The kei car. Often fun, quirky and small enough to squeeze into Japan’s strict kei car regulations. What comes to mind for many is the Suzuki Cappuccino, or even the Honda Beat, both having been around since the 1990s, but in 2003 the Daihatsu Copen was injected into the open-top kei car market giving those who were looking for an affordable roadster food for thought.
It oozes character, has an electric folding roof as standard, and its fizzy three-cylinder turbocharged engine and tight chassis make it a hoot to drive. However, buying a Daihatsu Copen is a bit like owning a Husky puppy – it’s cute but it’ll require attention and can be a big commitment.
The Daihatsu Copen range
Unveiled in 1999, the Copen had a 67bhp turbocharged 660c engine and was available with either a five-speed automatic or four-speed manual. Although never officially intended for Europe, it found its way there and became increasingly popular; however, due to the 660cc engine not meeting various European emissions regulations, the Copen was given a Toyota-derived naturally aspirated 87bhp 1.3-litre variant which meant that it could be driven in Europe. Unlike the Cappuccino’s manual roof, the Copen had a roof that would open in Mercedes-Benz SLK fashion and tuck itself into the boot. Cars also came with 15in alloys, twin airbags, air conditioning, a CD player, a twin exhaust system and electric windows. Buyers could also opt for a red leather interior with heated seats and a replica Momo steering wheel.
Engine and transmission
The 660cc (JB-DET) engine has a lot of charisma but needs to be well-maintained. It was recommended that the oil was changed every six months, or 3000 miles, and if not done, it can lead to turbo failure. If the turbo does go, it currently costs around £1000 for a new one, or around £500 for a used one, and parts may need to be imported from Japan which will increase the price. Spark plugs are also known to work themselves loose and fire themselves out of the engine, due to high compression, which will cause further damage. The 1.3-litre units are rather solid if serviced at the recommended 9000-mile intervals. The four-speed automatic is better than the three-speed found in the Cappuccino and is known to be reliable – the same can be said about the five-speed manual. Both the 660cc and 1.3-litre Copens weigh just under 900kg which means the 660cc can cover the 0-62mph sprint in 11.5 seconds while the 1.3 will do it in 9.2 seconds.
Although the 1.3-litre was built for the European market, its bodywork and chassis weren’t ready to suck on the salt from the British roads and cars were known to rust around the wheel arches, boot lip, crash boxes and exhaust – it’s worth prying the plastic wheel arches open ever so slightly to check for any heavy rust spots. When it comes to aesthetics, there’s a plethora of aftermarket parts available to improve the Mk1 Audi TT-like looks, such as mesh grilles, tonneau covers and luggage racks that straddle the rear boot lid.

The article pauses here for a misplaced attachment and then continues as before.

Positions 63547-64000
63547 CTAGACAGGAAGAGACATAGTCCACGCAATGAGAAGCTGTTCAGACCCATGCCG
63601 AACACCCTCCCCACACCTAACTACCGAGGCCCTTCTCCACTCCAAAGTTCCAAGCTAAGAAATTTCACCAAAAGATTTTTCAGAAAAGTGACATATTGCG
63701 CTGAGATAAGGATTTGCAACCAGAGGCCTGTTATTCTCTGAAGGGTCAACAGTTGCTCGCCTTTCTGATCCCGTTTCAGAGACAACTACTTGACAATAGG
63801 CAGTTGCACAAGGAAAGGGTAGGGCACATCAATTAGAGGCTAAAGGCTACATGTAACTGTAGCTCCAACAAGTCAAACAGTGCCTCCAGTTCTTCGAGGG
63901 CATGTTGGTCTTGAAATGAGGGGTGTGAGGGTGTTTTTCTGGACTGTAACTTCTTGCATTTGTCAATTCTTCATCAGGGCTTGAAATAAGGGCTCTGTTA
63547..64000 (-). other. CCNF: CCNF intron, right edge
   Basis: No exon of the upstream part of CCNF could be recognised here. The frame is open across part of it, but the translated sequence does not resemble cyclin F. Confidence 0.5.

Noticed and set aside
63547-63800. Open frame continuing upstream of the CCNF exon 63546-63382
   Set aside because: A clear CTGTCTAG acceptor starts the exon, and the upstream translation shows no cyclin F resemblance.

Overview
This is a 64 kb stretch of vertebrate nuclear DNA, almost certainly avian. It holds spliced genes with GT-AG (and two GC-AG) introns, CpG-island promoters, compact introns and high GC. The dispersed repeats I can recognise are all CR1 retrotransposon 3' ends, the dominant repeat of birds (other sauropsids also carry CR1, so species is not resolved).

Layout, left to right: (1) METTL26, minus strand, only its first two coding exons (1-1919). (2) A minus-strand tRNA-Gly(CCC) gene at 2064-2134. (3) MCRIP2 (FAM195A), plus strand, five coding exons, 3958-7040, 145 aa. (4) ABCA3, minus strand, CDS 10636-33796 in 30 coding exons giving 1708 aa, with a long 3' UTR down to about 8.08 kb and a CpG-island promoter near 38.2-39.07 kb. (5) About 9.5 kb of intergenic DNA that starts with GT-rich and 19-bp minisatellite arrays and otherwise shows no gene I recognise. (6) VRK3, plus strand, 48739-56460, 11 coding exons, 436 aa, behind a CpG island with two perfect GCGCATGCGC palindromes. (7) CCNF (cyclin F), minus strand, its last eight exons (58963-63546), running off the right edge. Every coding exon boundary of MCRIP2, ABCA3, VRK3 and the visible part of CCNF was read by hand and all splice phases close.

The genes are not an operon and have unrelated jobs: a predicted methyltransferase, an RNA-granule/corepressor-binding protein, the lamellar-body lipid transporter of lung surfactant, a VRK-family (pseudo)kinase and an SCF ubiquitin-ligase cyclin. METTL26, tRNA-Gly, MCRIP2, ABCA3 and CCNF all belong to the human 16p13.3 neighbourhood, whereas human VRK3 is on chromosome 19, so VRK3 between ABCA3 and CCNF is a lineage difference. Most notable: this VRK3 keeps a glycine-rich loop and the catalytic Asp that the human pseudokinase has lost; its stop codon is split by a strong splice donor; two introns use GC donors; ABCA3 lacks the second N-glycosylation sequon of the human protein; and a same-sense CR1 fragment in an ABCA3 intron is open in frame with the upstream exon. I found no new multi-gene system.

Things are tight, and even when not using the armrest between the seats, you’ll still find yourself rubbing arms with some of your passengers. If you’re over 6ft, the Copen might feel like you should be wearing it as a shoe rather than driving it, and although this issue is almost resolved by dropping the tin top, it’s not practical to do so all year round. When buying, it’s worth trying out the roof. If it opens and closes slowly, this could be the sign of the hydraulic pump failing and with years of dirt and grime building up in the fluid, the roof could eventually stick halfway open or fully retracted leaving you soaked if it’s raining. Roofs are known to squeak and rattle but there are adjustment points that can be tightened while a spray of WD40 would also help. Open the boot with the roof latched in place and check for dampness as this could be due to the central brake light seal failing and filling the boot with water.
Like most kei cars, the Copen isn’t designed for hardcore driving being only equipped with drum brakes on the rear. Kei cars are driven a lot in Japan and if your car has been imported, there could be a chance that both the brake discs and the pads could be worn out. Brake pads can be found for around £40 while brake drums can cost between £50 and £77 in current prices. Many owners opt to change their rear drum brakes to disc brakes. It should feel tight in the corners although when the roof is dropped, there may be some notable scuttle shake.
What we say about the Daihatsu Copen
There are plenty of convertibles on the market and it’s understandable why people would opt for the Mazda MX-5 or BMW Z3. For those who fancy something a bit different, the Daihatsu Copen makes plenty of sense. There’s a supportive Copen community on social media who have already been through any woes and have plenty of advice to give. Even in 2023, the Copen still turns heads and if you pass a fellow Copeneer on the road you’ll most likely flash your headlights at each other in excitement. Don’t be put off by the low power output as the Copen will provide oodles of driving entertainment. Decent turbocharged examples start at around £3,000. 1.3-litre cars start at around £4,000, with clean low-mile examples fetching £7,000.
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